Sexes alike. Brown above, slightly darker on wings and tail; black perky crest distinctive; crimson ‘whiskers’ behind eyes; white underbody with broken breast-collar; crimsonscarlet vent. Sociable; pairs or small flocks, occasionally gatherings of up to 100 birds; lively and energetic; feeds in canopy, low bush and onground; enliven its surroundings with cheerful whistling notes; tame and confiding in some areas.
Sexes alike. Glistening steel-blue above; chestnut cap; unmarked, pure white underbody distinctive; two long, wire-like projections (tail-wires) from outer tail feathers diagnostic. Solitary or small parties; almost always seen around water, either perched on overhead wires or hawking insects in graceful, acrobatic flight, swooping and banking; often flies very low, drinking from the surface; roosts in reed beds and other vegetation, often with warblers and wagtails.
Small, dark brown swallow, almost always found near water; upperparts dark brown, wing edges slightly darker, with white throat, half collar and belly contrasting sharply with clearly marked dark brown breast band; clearly forked tail; distinguished from Plain by white throat and half collar distinctly demarcated from dark ear coverts and breast band; gregarious; always with other swallows and swifts; hunts aerially with smallbilled, wide-gaped mouth over water; perches on exposed overhead wires or branches.
Sexes alike. A grey, black and rufous myna; black crown, head and crest; grey back; rich-buff sides of head, neck and underbody; black wings and brown tail with white sides and tip distinctive in flight. Female has a slightly smaller crest, otherwise like male. Small parties, occasionally collecting into flocks of 20 birds; associates with other birds on flowering trees or on open lands; walks typical myna style, head held straight up, confident in looks; communal roosting-sites, with other birds.
Asian Pied Starling
Sexes alike. Black and white (pied) plumage distinctive; orange-red beak and orbital skin in front of eyes confirm identity. Sociable; small parties either move on their own or associate with other birds, notably other mynas and drongos; rather common and familiar over its range but keeps a distance from man; may make its ungainly nest in garden trees, but never inside houses, nor does it enter houses; more a bird of open, cultivated areas, preferably where there is water; attends to grazing cattle; occasionally raids standing crops.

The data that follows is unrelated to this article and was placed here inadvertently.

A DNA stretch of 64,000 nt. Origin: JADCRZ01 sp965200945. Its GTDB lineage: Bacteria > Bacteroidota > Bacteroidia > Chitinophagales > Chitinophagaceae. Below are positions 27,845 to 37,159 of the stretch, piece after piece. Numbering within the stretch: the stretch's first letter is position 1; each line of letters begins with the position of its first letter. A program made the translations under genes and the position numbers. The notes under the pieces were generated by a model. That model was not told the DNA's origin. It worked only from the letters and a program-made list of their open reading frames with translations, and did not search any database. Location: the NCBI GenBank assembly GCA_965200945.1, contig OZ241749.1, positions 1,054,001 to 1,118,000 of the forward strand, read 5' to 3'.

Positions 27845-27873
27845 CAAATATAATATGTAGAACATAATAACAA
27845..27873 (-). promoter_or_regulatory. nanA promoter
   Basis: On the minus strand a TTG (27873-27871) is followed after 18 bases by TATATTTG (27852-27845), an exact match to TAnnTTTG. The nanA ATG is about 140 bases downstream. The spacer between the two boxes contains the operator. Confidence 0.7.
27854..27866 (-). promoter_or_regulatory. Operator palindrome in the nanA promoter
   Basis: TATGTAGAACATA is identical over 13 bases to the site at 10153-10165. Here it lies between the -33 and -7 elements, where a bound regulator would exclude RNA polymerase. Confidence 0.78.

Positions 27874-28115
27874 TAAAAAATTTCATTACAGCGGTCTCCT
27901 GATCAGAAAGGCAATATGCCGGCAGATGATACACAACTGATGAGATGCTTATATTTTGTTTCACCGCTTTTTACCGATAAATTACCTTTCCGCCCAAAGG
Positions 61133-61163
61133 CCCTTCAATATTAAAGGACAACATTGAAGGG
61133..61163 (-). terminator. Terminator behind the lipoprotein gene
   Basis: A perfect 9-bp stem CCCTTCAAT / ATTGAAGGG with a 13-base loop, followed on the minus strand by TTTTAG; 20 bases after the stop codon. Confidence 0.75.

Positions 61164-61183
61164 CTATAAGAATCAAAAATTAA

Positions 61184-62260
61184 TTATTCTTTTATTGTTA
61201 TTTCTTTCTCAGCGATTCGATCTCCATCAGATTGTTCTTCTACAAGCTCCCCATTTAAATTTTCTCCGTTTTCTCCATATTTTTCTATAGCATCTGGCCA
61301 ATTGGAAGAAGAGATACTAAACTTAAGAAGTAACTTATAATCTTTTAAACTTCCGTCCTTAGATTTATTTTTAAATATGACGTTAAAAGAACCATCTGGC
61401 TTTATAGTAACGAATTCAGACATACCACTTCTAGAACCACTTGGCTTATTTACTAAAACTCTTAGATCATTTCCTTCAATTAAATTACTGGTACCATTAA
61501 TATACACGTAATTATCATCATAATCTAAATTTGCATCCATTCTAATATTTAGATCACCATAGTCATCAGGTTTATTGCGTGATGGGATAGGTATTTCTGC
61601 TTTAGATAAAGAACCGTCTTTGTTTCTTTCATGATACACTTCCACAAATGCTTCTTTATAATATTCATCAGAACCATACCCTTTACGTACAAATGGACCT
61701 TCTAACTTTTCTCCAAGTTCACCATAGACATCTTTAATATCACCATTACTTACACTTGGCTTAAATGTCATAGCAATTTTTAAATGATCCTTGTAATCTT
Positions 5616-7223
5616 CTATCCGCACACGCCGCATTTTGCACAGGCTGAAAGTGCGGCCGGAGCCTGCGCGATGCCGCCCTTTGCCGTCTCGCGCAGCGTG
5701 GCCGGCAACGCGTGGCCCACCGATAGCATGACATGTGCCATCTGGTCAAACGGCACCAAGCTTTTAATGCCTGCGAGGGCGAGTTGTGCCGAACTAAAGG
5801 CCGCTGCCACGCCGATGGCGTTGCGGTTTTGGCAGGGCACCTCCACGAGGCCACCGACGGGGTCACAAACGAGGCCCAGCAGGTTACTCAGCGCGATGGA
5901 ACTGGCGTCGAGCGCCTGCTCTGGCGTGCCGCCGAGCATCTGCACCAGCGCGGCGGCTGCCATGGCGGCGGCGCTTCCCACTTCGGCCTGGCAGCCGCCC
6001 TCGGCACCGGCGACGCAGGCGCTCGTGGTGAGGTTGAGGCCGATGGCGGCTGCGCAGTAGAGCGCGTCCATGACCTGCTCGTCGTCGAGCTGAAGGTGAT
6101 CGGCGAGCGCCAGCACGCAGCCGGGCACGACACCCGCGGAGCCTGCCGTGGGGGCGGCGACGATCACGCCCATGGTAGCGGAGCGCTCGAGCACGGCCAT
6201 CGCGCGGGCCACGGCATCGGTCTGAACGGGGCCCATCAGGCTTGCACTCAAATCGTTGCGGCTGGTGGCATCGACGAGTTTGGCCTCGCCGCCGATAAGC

Sexes alike. Similar to Common Myna but smaller; has bluishgrey neck, mantle and underparts; black head with orange-red wattle around the eye; orange-yellow bill; buff-orange tailtips and wing-patch. Usually observed in small, scattered groups around human habitation; bold and confiding; often seen along roadside restaurants picking out scraps.
Sexes alike. Rich vinous-brown plumage; black head, neck and upper breast; yellow beak, legs and naked wattle around eyes distinctive; large white spot in
dark brown flight feathers, best seen in flight; blackish tail, with broad white tips to all but central feathers; whitish abdomen. Solitary, or in scattered pairs or small, loose bands India's most common and familiar bird; hardly ever strays far from man and habitation; rather haughty and confident in looks; aggressive, curious and noisy; struts about on ground, picks out worms; attends to grazing cattle and refuse dumps; enters verandahs and kitchens, sometimes even helping itself on dining tables.
Brown Rock Chat
Brown above, more rufous below; dark brown wings, almost blackish tail. Overall appearance like female Indian Robin. Usually pairs, around ruins, dusty villages, rocky hillsides; often approaches close; tame and confiding; captures insects on ground; rather aggressive when breeding.
Male: black plumage; white in wing, rump and belly. Female: brown above, paler on lores; darker tail; dull yellow-brown below, with a rusty wash on breast and belly. Solitary or in pairs; perches on a bush, overhead wire, pole or some earth mound; makes short sallies on to ground, either devouring prey on ground or carrying it to perch; active, sometimes guards feeding territories in winter; flicks and spreads wings; fascinating display flight of courting male (April–May).
Several races in India. Males differ in having dark brown, blackish- brown or glossy blue-back upper body. Male: dark brown above; white wing-patch; glossy blueblack below; chestnut vent and under tail. Female: lacks white in wings; duller grey-brown below. Solitary or in pairs in open country, and often in and around habitation; rather suspicious andmaintains safe distance between man and itself; hunts on ground, hopping or running in short spurts; when on ground, holds head high and often cocks tail, right up to back, flashing the chestnut vent and under tail.